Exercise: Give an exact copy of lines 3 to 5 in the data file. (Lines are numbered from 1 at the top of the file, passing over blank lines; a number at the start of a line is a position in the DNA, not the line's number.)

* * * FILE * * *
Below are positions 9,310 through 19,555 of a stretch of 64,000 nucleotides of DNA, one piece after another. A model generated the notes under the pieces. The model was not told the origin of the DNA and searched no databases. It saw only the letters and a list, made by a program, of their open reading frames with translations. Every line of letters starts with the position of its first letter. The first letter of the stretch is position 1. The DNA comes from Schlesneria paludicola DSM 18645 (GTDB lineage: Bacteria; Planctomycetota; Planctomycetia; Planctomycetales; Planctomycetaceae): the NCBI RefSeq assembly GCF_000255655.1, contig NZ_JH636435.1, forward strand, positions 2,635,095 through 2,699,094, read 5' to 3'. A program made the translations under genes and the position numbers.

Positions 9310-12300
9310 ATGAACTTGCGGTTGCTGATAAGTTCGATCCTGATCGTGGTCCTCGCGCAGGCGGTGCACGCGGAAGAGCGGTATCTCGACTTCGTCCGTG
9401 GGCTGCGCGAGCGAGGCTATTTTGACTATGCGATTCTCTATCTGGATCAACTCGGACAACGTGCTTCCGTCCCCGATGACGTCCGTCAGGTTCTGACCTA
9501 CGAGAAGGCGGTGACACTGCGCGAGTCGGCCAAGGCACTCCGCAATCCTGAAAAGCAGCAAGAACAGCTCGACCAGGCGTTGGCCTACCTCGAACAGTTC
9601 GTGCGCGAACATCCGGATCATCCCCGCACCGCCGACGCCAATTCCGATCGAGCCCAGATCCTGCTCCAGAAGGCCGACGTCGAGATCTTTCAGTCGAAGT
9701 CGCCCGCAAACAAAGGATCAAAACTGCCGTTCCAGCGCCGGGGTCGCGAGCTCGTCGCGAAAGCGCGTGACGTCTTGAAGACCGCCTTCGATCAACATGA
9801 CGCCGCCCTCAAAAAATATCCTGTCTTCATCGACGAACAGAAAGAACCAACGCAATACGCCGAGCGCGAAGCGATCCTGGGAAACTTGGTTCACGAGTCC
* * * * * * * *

9310 ATGAACTTGCGGTTGCTGATAAGTTCGATCCTGATCGTGGTCCTCGCGCAGGCGGTGCACGCGGAAGAGCGGTATCTCGACTTCGTCCGTG
9401 GGCTGCGCGAGCGAGGCTATTTTGACTATGCGATTCTCTATCTGGATCAACTCGGACAACGTGCTTCCGTCCCCGATGACGTCCGTCAGGTTCTGACCTA
9501 CGAGAAGGCGGTGACACTGCGCGAGTCGGCCAAGGCACTCCGCAATCCTGAAAAGCAGCAAGAACAGCTCGACCAGGCGTTGGCCTACCTCGAACAGTTC